It is equally clear that Ms. Daniel made the necessary request for admittance to the meeting and that such was denied by Mr. Ortts. The denial was preceded by discussions between Mr. Cutlip and Ms. Daniel with regard to the definition of "meeting" culminating in the denial to Ms. Daniel to cover the meeting for Newspaper. It is also clear that Committee does not claim exemption under the provisions of Code section 2.1-344, i.e., that the meeting was a properly convened executive session.

What is not so clear is whether the assemblage of Ms. Dellinger and Mr. Ortts was a "meeting." Since Mr. Cutlip is not a member of Board, his presence has no bearing on the application of the definition of "meeting."

In Code section 2.1-341, Definitions, "meeting" or "meetings" means the meetings including work sessions, when sitting physically, or through telephonic or video equipment pursuant to Code section 2.1-343.1, as a body or entity, or as an informal assemblage of (i) as many as three members, or (ii) a quorum, if less than three, of the constituent membership, wherever held, with or without minutes being taken, whether or not votes are cast, of any legislative body, *** of the Commonwealth, including cities, towns and counties; *** governing bodies of counties ***.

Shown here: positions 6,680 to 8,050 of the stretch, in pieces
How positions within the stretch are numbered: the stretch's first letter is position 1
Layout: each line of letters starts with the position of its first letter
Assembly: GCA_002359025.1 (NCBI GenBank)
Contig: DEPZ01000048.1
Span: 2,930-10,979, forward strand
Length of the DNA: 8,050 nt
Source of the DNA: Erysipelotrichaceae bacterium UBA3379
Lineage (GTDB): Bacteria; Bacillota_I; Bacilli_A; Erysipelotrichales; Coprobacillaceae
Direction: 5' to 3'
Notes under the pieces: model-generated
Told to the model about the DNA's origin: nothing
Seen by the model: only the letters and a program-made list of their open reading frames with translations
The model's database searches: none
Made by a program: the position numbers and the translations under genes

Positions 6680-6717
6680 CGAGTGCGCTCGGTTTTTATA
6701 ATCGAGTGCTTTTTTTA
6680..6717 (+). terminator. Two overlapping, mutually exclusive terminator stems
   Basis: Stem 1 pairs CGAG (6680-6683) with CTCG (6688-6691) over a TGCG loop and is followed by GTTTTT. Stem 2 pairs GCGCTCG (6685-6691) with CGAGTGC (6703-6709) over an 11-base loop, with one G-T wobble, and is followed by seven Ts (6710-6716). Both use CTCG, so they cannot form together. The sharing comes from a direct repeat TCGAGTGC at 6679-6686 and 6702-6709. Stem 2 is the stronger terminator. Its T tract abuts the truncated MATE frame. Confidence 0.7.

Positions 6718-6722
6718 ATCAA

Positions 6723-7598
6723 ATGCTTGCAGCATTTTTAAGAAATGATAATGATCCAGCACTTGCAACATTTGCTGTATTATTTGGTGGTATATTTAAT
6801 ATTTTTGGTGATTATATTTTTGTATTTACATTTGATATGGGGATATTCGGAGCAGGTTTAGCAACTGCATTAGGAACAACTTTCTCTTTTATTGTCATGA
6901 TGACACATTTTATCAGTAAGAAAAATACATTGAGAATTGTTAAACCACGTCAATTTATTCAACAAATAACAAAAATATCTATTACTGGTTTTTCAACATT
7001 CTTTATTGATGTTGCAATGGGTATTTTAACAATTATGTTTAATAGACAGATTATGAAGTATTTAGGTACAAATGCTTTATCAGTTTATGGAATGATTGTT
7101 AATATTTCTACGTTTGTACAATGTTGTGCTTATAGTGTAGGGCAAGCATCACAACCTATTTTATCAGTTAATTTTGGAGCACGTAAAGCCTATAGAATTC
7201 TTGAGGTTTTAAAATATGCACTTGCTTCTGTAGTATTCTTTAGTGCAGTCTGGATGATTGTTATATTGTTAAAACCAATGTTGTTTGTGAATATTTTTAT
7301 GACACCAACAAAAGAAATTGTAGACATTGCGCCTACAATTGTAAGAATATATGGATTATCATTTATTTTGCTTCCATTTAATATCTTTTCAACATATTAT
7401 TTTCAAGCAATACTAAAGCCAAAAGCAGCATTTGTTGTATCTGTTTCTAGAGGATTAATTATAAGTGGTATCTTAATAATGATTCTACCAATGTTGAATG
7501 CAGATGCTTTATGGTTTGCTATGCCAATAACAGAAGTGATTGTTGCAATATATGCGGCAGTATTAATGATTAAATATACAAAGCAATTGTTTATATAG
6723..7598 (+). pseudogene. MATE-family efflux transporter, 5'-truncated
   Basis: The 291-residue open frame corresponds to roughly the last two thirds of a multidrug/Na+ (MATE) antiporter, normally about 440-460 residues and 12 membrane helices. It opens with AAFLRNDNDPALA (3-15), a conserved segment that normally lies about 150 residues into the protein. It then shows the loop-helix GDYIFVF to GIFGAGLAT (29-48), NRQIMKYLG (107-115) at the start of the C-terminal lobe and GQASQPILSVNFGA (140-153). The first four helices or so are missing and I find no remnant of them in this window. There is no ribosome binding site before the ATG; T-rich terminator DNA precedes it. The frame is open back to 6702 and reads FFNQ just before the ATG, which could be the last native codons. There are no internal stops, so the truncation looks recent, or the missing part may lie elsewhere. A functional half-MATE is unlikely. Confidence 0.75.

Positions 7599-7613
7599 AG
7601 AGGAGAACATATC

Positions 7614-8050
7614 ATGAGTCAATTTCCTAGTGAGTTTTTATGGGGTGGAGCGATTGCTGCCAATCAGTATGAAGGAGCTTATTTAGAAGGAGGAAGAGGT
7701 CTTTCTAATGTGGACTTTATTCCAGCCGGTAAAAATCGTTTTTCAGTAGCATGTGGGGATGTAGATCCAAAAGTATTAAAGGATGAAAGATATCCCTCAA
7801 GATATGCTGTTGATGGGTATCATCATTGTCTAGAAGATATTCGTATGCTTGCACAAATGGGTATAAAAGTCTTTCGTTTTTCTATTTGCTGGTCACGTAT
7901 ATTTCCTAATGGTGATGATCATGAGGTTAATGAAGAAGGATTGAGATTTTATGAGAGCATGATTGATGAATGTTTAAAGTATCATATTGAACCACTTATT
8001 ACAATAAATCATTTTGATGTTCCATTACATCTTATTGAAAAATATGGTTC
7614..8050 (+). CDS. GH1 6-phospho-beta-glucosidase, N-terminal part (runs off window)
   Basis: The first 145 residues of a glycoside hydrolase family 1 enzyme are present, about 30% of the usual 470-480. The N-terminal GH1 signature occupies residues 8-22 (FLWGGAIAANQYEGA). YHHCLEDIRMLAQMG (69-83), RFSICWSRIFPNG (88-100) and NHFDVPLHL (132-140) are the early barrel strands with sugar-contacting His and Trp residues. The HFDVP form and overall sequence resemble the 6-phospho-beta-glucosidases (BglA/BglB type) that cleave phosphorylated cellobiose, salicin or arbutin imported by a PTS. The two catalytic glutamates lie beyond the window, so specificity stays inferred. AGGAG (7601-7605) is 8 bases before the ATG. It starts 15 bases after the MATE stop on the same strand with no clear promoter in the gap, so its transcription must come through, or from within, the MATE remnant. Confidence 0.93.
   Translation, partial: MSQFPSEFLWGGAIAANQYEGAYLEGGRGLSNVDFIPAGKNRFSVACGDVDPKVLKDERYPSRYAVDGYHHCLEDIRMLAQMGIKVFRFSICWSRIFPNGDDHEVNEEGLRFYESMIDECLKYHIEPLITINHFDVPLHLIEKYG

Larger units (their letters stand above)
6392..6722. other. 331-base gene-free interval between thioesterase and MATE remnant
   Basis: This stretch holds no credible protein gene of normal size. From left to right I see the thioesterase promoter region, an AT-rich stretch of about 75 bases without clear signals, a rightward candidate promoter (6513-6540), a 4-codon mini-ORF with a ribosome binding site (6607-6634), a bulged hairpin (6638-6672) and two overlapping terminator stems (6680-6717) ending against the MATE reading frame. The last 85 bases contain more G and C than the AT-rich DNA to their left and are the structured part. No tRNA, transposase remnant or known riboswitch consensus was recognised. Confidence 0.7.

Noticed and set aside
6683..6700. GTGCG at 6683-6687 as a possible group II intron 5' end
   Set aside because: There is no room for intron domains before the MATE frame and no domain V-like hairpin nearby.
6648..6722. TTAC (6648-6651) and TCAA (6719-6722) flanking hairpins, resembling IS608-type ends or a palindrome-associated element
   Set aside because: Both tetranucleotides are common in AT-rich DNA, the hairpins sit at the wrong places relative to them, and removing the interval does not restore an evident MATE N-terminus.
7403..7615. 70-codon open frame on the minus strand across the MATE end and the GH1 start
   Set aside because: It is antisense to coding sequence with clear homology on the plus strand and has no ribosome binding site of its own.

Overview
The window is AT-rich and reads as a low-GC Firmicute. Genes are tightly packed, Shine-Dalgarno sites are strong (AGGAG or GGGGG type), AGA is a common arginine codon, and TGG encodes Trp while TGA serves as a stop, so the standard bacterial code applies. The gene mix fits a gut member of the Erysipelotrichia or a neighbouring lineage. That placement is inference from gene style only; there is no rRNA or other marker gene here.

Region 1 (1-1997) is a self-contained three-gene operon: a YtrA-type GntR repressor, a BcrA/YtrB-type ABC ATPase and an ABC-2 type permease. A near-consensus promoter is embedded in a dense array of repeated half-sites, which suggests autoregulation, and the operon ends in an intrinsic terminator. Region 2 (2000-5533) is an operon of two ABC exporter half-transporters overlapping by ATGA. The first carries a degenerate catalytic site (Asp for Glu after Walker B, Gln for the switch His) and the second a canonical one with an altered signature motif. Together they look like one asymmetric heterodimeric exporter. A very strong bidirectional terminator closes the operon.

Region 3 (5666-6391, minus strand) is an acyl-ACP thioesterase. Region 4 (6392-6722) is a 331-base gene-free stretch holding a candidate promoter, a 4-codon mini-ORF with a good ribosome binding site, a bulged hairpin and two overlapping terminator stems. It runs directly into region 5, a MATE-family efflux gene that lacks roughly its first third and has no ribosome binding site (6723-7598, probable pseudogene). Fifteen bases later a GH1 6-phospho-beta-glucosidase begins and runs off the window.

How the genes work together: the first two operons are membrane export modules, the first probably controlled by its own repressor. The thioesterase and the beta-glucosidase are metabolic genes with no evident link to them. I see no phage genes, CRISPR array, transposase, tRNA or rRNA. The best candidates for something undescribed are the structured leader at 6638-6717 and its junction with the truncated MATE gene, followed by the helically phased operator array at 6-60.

Black's Law Dictionary, Rev. Fourth Edit., page 384, defines "constituent" as "he who gives authority to another to act for him." Applying this definition to the statutory definition of "meeting" or "meetings," a quorum of the constituent membership would be a quorum of the board of supervisors, the creator of the committee, and not a quorum of the committee to whom authority to act had been delegated.

It was not clear from the testimony as to what constituted a quorum. Supervisor Hirsh, testified that the Board had six elected members and that a quorum was three, although he was somewhat unsure. The Court cannot find any quorum requirements in the Virginia Code, except with respect to special meetings. Code section 15.1-537, provides that at a special meeting, "a majority of the supervisors shall constitute a quorum." The Court, after consulting with counsel, is of the opinion that a quorum of the Board is more than two members.